COURTNEY POGUE, six weeks into his job as director of economic and community development for Metro Nashville Davidson County, is prioritizing community engagement and strategic planning, while assessing opportunities to support workforce development, small business growth, entrepreneurship, and industry recruitment and expansion.
Asked today by Venture Nashville whether or not, even at this early stage, he has detected potential opportunities to foster additional growth in industry sectors beyond Nashville's traditional Healthcare and Music verticals, Pogue immediately responded that he has a sense that financial services and fintech might be among verticals that warrant further economic development.
Though Pogue's mention of fintech as an example of such an opportunity was impromptu, the idea could prove timely.
For, coincidentally, on June 4, Nashville Entrepreneur Center CPO/COO John Murdock told VNC that fintech "is an industry we continue to keep our eye on. At this time, we don't have any fintech-specific programming to announce, though we continue to offer support for fintech companies in our industry agnostic programming such as inflight."
Though the Nashville's fintech-payments ecosystem has been real for at least 25 years -- and increasingly robust since the end of the Great Recession -- Nashville companies looking to participate in a fintech accelerator or incubator must still look to New York City, St. Louis, Charlotte, Birmingham or other cities for that sort of support.
Nashville -- and the Mid-South, generally -- are now home to a growing number of fintech players, as evident in previous VNC fintech coverage here.
Meanwhile, at the national level, several very high-profile VC/PE intelligence publications and advisors -- think CBInsights, Pitchbook, FT Partners, among many others at home and abroad -- have begun to report on rapidly growing interest in fintech for the healthcare sector, driven partly by growing consumer self-pay obligations.
The apparently accelerating of convergence of healthtech and fintech may signal a developable opportunity for Greater Nashville to capitalize on its HCIT, payments, revenue cycle and related savvy to increase "export" sales of HCIT and fintech solutions created in Nashville to customers nationwide.
Just such an opportunity was suggested by a landmark 2016 report by researchers of the Brookings Institution, attention to which seems to have waned since 2017.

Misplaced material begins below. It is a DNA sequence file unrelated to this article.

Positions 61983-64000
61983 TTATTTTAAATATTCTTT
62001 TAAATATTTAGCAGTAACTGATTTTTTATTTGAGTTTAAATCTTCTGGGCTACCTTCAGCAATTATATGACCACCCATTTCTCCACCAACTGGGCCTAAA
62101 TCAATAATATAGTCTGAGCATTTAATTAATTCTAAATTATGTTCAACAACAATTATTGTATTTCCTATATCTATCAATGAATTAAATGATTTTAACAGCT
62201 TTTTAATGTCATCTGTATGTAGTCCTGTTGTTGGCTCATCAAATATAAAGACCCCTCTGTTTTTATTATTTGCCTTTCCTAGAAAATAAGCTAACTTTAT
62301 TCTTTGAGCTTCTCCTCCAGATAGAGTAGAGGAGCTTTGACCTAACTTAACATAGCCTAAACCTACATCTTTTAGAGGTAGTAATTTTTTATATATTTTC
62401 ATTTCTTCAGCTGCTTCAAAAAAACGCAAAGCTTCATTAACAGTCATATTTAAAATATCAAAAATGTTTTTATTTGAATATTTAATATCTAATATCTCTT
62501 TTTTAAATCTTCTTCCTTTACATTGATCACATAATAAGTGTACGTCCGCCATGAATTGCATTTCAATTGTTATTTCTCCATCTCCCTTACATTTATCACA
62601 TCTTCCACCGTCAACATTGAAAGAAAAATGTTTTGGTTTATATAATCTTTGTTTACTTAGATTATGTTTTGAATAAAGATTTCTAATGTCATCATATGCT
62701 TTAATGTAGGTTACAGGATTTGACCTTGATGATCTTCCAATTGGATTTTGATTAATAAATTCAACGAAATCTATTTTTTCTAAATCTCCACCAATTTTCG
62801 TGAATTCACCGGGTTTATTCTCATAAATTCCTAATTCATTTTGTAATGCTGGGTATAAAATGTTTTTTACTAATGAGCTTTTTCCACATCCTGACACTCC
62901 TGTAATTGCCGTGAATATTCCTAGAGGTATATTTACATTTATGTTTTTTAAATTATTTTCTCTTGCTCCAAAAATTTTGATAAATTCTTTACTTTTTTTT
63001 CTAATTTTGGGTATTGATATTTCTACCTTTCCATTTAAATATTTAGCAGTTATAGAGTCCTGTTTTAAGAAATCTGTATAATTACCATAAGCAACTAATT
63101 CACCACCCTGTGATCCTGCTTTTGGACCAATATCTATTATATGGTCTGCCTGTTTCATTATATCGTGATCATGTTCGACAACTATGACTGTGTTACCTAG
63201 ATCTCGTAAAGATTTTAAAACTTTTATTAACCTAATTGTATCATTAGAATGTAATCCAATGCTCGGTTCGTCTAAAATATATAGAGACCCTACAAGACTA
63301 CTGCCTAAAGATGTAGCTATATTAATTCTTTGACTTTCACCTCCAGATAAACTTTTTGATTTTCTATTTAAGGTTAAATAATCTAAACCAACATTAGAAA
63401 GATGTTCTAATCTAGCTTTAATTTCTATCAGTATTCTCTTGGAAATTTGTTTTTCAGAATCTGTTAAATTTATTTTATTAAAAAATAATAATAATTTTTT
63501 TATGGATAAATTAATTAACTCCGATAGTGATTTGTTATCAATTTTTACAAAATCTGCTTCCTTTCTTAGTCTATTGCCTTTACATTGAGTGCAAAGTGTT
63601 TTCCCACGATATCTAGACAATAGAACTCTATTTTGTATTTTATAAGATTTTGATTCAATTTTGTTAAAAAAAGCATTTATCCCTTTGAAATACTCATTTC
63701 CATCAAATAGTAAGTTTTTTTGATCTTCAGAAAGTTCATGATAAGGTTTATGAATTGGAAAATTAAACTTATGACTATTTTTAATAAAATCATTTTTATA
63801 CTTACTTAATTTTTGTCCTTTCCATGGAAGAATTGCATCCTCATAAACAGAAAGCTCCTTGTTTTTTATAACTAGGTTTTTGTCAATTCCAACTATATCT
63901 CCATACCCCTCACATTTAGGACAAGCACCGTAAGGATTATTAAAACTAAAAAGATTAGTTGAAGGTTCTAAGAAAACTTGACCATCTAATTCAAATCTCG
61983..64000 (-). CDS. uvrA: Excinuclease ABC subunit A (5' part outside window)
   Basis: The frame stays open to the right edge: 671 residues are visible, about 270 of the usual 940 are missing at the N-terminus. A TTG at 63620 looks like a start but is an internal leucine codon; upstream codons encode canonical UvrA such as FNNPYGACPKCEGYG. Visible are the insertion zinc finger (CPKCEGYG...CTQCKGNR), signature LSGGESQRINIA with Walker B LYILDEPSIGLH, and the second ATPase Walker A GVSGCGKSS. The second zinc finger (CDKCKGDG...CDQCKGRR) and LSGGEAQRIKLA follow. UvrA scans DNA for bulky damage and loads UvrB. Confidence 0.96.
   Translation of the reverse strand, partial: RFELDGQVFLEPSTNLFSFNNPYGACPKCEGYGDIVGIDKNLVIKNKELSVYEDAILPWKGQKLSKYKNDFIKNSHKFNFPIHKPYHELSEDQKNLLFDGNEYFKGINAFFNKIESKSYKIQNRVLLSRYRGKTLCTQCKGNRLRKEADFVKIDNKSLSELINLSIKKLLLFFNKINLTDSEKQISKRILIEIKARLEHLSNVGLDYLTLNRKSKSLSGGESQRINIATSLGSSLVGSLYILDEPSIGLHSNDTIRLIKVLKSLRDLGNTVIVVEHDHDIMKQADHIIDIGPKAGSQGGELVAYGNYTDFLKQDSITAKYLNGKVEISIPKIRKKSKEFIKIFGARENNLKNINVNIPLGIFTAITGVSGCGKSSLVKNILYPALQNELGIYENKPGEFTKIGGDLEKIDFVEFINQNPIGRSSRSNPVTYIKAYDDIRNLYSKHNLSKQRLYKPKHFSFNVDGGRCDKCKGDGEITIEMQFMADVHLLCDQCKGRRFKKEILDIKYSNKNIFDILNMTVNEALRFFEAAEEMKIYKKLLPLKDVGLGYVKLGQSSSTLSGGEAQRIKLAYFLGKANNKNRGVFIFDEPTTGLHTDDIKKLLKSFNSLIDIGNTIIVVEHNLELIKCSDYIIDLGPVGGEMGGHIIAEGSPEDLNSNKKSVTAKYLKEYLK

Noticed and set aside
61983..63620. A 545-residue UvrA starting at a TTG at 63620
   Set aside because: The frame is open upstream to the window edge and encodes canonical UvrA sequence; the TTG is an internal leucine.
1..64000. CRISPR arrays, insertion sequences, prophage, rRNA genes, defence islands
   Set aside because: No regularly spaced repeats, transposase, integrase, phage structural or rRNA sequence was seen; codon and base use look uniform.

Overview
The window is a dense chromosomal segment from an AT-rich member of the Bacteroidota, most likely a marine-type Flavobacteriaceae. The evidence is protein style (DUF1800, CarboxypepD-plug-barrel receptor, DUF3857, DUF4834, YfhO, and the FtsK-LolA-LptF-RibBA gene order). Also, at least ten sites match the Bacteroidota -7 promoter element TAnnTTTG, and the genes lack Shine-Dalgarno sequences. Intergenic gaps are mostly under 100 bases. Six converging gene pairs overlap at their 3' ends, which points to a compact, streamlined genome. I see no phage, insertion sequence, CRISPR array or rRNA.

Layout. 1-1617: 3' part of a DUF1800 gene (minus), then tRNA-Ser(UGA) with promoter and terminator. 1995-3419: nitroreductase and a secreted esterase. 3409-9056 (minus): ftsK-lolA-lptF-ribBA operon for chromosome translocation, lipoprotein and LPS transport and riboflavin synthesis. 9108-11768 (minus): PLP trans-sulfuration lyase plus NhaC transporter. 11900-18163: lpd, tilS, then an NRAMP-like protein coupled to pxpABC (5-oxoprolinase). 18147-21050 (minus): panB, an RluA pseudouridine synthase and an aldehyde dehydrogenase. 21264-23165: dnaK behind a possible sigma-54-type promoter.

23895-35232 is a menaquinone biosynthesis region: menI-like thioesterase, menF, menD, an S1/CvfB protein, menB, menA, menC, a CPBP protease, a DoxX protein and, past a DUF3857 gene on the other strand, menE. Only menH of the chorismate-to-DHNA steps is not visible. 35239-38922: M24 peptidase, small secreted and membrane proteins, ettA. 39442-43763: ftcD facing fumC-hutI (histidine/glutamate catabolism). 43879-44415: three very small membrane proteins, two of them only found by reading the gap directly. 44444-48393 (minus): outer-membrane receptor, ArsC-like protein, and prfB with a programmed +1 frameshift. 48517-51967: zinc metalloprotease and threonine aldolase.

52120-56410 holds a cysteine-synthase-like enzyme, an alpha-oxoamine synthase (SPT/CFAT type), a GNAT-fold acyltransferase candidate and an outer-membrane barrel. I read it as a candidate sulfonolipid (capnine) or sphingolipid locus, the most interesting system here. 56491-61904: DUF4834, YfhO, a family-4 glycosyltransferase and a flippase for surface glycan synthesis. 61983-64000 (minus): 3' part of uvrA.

|Mayor John Cooper
Mayor Cooper's announcement of Pogue's appointment came less than a week after the mayor joined Oracle executives in announcing the tech giant's plans for its city-shaping investment in Metro Nashville.
Pogue, who'll soon turn 48, took the ECD helm April 26 and is now hard at work at his post within the Office of Mayor John Cooper, a unit that is a matrixed organization. In Dallas, Pogue had a dedicated staff of 35 and an operating budget of $8.5MM, according to his LinkedIn here.
Metro's April 19 announcement of Pogue's selection for the ECD post stressed that his mandate includes developing "a master economic and community development plan for Nashville to boost the city's small, micro-and minority-owned businesses; attract and retain quality jobs and leverage economic opportunities to support equitable, sustainable development in all [of] Nashville's neighborhoods."
Pogue made clear today that he also assigns high priority to working with with historically black colleges and universities (HBCUs). HBCUs in Metro Nashville include Fisk University, Tennessee State University and Meharry Medical College.
He added that in these and other efforts he'll enlist Eric Brown Jr., who is manager of North Nashville Economic and Community Development. Both men operate within the Office of the Mayor.
Prior to joining the Cooper team, Pogue led economic development for the City of Dallas. Before that, he directed economic development in Clayton County, Ga., which intersects with the Atlanta metro area's southeast corner.
Earlier, while based in Chicago, he was deputy director of economic development for Cook County, the nation's second-largest county.
Also, while he was owner of the Waterworks Group, an economic development and real-estate advisory services firm, he advised clients regarding, among other things, Low Income Housing Tax Credits (LIHTC), New Market Tax Credits (NMTC), Community Development Block Grant (CDBG), tax-increment financing, and other matters.
Pogue, who resides in Davidson County, is certified as an economic developer by International Economic Development Council and holds Economic Development Finance Professional and Housing Development Financial Professional designations via the National Development Council.
Mayor Cooper's April press release is here. VNC
. last edited 9 June 2021 1430